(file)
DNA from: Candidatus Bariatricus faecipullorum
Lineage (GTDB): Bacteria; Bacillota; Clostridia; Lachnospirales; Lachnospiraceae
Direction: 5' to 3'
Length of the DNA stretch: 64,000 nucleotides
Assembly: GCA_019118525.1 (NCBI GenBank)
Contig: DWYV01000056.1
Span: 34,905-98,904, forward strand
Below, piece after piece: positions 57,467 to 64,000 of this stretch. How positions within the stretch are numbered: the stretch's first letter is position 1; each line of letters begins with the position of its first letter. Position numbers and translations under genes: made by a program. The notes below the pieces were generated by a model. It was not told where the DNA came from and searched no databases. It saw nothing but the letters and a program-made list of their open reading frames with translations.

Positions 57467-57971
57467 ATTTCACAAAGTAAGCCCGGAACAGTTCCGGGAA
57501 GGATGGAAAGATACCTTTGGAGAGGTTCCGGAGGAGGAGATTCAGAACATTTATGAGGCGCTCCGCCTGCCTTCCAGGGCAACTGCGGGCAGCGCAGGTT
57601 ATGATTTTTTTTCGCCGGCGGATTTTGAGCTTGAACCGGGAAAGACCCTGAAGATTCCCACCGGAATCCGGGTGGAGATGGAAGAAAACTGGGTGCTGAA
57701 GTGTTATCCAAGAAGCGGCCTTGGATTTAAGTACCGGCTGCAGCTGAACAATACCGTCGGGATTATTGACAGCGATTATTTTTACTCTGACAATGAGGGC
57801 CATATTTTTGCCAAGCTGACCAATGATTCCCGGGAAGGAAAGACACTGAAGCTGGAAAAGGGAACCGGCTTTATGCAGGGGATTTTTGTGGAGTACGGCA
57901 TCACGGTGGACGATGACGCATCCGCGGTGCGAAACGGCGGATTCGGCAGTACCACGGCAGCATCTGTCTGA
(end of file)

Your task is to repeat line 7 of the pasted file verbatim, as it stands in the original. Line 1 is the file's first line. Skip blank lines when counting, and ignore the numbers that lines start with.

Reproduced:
Span: 34,905-98,904, forward strand